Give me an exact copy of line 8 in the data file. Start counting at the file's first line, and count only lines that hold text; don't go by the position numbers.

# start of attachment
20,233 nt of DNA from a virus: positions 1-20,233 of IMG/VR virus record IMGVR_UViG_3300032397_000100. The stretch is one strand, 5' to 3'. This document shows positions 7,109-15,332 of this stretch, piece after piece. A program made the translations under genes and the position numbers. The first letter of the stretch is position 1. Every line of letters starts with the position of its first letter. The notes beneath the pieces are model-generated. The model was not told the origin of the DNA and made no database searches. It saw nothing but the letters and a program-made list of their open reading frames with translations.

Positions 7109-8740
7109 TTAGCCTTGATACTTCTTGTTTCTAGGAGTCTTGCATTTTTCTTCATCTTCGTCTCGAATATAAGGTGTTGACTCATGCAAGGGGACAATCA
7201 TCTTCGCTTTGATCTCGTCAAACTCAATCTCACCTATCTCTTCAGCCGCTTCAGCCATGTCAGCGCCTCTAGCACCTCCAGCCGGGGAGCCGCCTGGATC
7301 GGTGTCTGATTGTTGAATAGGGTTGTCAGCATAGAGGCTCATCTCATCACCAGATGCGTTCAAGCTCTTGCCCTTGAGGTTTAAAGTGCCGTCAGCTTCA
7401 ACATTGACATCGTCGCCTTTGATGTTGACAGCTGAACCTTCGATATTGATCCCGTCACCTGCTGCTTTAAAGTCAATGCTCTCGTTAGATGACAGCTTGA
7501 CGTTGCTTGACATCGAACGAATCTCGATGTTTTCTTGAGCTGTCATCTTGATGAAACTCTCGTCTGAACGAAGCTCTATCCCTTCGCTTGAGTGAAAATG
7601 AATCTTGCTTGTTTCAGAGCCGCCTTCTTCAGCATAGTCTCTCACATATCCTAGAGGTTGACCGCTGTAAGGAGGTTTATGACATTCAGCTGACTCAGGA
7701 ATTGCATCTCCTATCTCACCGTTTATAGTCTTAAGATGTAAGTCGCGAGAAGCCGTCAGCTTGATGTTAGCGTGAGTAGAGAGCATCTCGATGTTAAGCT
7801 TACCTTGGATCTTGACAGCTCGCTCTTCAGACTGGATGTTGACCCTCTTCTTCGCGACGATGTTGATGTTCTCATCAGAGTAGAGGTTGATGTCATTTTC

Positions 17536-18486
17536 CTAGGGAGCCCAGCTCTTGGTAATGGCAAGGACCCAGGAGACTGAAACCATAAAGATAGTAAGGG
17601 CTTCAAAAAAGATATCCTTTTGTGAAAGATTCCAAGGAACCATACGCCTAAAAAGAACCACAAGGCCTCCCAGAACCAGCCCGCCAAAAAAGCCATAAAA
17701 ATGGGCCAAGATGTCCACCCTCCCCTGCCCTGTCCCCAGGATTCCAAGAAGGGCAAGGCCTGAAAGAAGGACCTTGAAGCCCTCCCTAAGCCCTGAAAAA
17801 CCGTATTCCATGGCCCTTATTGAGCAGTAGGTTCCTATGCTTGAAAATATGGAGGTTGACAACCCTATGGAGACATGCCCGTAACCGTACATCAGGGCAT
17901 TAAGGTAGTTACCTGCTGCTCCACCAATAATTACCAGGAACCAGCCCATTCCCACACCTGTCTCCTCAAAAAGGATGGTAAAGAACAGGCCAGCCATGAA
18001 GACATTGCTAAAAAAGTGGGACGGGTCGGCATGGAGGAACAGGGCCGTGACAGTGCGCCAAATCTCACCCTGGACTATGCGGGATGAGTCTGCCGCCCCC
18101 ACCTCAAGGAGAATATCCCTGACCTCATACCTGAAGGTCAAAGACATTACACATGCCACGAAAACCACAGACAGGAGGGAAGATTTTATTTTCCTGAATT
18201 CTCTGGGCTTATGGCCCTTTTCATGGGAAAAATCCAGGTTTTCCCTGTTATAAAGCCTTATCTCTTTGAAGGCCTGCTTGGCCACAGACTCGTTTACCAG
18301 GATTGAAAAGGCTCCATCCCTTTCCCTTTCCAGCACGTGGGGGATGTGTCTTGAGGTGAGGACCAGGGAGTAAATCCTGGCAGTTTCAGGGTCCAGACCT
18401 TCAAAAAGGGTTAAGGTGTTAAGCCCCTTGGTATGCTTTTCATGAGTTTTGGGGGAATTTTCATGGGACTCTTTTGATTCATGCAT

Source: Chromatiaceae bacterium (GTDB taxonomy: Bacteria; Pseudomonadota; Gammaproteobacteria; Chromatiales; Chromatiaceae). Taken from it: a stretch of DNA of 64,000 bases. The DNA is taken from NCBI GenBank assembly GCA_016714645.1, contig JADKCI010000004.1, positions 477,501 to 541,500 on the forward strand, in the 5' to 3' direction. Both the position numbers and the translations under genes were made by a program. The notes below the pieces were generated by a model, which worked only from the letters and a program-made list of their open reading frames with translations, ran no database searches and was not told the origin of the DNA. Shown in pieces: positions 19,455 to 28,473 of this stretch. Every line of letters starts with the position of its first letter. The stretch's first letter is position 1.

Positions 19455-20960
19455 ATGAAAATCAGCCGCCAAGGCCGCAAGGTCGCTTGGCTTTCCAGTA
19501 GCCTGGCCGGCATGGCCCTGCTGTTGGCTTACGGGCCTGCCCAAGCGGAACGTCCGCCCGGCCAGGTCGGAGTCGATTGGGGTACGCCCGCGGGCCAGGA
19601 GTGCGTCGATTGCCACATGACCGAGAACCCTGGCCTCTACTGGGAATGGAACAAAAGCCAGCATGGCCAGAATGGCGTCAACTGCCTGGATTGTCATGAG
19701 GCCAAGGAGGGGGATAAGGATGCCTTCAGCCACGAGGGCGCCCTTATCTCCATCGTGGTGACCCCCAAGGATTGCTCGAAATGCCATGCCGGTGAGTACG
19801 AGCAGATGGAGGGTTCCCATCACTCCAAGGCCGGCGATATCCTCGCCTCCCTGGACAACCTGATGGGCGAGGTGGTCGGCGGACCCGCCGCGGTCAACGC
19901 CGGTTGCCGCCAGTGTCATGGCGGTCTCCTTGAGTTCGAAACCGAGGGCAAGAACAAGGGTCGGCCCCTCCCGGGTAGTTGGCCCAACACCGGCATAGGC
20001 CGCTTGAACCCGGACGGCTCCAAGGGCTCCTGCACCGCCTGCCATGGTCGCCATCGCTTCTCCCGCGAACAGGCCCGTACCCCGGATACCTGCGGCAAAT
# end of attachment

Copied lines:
7601 AATCTTGCTTGTTTCAGAGCCGCCTTCTTCAGCATAGTCTCTCACATATCCTAGAGGTTGACCGCTGTAAGGAGGTTTATGACATTCAGCTGACTCAGGA